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. Last Updated: 07/27/2016

Ministry Says 35 Schools Will Offer Draft Alternative

The Defense Ministry is moving ahead with plans to slash the number of schools that will be certified to provide military training, a change that will effectively leave hundreds of thousands of students without protection from being drafted into the military.

The ministry has named 35 universities and institutes that will be able to offer military training effective as of 2008, down from the current 210 schools. Five schools have been added since the ministry first came up with the plan in June.

The amended list includes 12 Moscow-based universities and colleges, including Moscow State University and the Moscow State Institute of International Relations, and five universities in St. Petersburg, General Nikolai Pankov, head of the Defense Ministry's personnel service, said Thursday.

The ministry announced in June that the number of schools offering military training to students would be slashed to 30 by 2010. It created a public furor similar to the one seen last December when Defense Minister Sergei Ivanov called for scrapping exemptions for students who undergo training as reserve officers.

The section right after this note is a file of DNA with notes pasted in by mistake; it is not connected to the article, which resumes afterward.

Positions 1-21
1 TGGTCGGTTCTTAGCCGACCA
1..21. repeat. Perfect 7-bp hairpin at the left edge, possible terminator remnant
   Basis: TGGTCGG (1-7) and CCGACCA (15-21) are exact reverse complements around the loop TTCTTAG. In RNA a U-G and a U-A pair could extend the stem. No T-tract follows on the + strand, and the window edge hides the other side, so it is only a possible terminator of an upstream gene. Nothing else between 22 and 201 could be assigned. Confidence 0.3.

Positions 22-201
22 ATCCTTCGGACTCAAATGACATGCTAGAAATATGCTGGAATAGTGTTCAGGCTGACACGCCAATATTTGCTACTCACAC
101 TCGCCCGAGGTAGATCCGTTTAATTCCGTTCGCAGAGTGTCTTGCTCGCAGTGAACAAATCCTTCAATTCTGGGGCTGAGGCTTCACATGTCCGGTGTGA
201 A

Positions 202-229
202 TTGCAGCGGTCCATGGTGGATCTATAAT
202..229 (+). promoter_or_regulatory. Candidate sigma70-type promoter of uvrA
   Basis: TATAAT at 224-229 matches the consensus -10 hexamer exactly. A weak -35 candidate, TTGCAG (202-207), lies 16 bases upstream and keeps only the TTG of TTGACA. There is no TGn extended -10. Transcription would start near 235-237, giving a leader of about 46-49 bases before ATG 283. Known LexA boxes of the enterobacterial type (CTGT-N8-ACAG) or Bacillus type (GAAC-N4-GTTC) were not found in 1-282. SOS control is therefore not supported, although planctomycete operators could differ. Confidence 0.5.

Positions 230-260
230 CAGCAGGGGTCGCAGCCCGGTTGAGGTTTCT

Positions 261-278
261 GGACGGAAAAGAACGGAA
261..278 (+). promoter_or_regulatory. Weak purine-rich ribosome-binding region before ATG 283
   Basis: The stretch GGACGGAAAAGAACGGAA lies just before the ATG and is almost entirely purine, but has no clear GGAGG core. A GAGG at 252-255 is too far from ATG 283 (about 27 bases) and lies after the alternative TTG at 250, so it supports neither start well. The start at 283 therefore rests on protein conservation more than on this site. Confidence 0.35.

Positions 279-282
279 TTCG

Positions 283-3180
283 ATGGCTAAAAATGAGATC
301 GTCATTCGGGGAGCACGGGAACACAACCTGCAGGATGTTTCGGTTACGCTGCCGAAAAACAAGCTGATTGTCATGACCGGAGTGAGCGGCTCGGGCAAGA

Military recruiters have for years complained that there are so many exemptions from service that the armed forces remain chronically undermanned.

After the June announcement, many schools lobbied to retain their military training, and five more schools were subsequently added to the list, ministry officials said, Kommersant reported.

Undergoing military training in colleges and universities allows students to avoid an otherwise-compulsory two years of military service. A few reservists, mostly graduates of technical universities, are conscripted to serve as officers for two years.

Starting in 2008, however, conscripts will serve for only one year, and the ministry has repeatedly said the draft needs to be expanded.